What digital marketers and eCommerce professionals have in common is that they're both trying to market and sell through a digital landscape. With eCommerce competition increasing at a daily rate, it’s becoming an uphill struggle trying to get products in front of the target audience; no matter how great your brand or campaign, you won’t secure an uplift if people can’t find it.

As a brand, the focus is on optimising products with terms that buyers are likely to use. With sites like Ocado and Tesco carrying hundreds and thousands of products, retailers have come up with ways to display the most relevant products for a user’s search query.

Below, I've listed four things that SEO professionals adhere to when trying to win in search, all of which are more relevant than ever before for manufacturers looking to compete on a retailer’s website.

1. Research your keywords

Every SEO marketer spends hours researching keywords and competitors to be able to target those keywords. They then look at tactics and ways that can outdo the competition for the same keywords. Many times, this can be by discovering similar keywords that have lower search volume but a higher purchase intent.

Other times, they may focus on related keywords that aren’t being targeted by competitors in order to avoid direct competition. Once they gain traction with these keywords, they can then start branching out and competing more directly.

By researching what the top selling vendors in the industry are doing, eCommerce managers can look at replicating the elements that will bring success and also pinpoint areas for improvement that they can capitalise on. Using product reviews to optimise your digital shelf content is one tried and tested research method.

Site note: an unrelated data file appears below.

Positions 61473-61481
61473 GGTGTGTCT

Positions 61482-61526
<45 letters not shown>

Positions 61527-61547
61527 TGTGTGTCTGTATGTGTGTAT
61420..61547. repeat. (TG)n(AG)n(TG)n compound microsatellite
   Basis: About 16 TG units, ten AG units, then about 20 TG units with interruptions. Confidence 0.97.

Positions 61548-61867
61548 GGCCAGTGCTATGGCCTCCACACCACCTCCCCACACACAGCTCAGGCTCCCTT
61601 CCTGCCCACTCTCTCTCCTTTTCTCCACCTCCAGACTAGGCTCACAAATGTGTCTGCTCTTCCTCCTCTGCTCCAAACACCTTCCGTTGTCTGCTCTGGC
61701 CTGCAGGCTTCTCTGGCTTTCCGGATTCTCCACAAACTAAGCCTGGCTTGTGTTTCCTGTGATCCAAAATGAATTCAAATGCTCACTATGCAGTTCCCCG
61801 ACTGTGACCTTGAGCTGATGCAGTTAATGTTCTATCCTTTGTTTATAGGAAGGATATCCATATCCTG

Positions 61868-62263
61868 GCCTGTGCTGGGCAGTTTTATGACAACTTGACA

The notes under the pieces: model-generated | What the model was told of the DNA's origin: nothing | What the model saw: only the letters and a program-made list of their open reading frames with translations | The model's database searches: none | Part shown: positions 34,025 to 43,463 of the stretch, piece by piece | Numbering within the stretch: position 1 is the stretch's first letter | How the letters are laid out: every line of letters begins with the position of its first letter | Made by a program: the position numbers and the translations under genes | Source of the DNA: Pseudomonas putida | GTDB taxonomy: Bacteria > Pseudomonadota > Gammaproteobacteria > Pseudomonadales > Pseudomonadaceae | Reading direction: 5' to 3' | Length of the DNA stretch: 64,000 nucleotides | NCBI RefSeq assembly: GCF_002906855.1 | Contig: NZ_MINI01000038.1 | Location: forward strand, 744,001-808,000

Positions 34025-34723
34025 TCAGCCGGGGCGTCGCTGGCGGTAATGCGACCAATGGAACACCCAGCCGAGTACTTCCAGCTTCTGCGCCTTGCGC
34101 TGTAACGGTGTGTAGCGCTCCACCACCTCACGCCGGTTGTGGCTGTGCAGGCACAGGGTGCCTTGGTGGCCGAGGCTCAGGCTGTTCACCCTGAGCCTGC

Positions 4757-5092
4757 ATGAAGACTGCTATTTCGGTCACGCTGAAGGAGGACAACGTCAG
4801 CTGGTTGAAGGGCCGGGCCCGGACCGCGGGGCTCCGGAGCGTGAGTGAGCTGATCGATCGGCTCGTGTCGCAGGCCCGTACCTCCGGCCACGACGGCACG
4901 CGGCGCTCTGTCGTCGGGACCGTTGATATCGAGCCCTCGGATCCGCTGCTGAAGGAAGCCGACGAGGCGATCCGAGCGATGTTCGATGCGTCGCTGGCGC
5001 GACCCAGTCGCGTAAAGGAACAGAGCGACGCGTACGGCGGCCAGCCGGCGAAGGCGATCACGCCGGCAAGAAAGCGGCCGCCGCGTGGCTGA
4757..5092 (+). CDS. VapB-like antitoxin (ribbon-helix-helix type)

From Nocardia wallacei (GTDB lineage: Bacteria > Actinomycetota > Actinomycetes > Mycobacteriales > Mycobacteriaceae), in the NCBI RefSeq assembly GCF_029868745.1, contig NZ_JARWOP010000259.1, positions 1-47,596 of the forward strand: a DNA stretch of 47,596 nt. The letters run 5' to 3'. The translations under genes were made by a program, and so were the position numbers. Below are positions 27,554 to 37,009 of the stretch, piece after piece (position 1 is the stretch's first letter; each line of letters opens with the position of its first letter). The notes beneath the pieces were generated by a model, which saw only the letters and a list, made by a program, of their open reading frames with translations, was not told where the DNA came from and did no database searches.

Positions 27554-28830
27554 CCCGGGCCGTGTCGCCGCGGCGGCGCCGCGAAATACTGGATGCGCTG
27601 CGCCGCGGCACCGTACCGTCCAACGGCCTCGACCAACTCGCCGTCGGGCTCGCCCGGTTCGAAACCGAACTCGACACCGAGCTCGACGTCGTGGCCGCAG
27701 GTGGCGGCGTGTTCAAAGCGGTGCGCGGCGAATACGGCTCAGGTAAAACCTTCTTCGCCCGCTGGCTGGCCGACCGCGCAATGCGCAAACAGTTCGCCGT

Carrying out this research can greatly help understand user behaviour and uncover exactly what they’re looking for when they search for x when they were really looking for y.

This is where semantic search comes in.

2. Make semantic search a priority

“Semantic search is a data searching technique in which a search query aims to not only find keywords, but to determine the intent and contextual meaning of the words a person is using for search.”
-  Search Engine Journal

This is a very well known concept within the SEO community and search engine optimisers are constantly looking to ensure that their content is leveraged for keywords that are highly relevant and likely to convert.

For example, as an Account Manager, you may be targeting the keyword ‘baking’ for baking potatoes. However, the shopper may have been looking for baking products for a cake. You’ll notice on Asda’s first page search results the keyword ‘baking’ presents a mixture of potatoes and baking products (and toothpaste made from baking soda!).

 
Asda search results
 

On the Waitrose site, you’re presented with various baking ingredients for the same keyword.

 
Waitrose search results
 


In this respect, the very first question you need to ask isn’t "how can my products get on the first page of search?" but whether there is a contextual relationship between your product and the keywords that shoppers are using. The example of Colgate being listed under 'baking' is a prime reinforcement of not a well thought out keyword strategy. Failure to do so could result in very poor customer journeys and limited engagement. 

3. Optimise product titles and descriptions

Most search engines give top priority to titles and descriptions associated with keywords.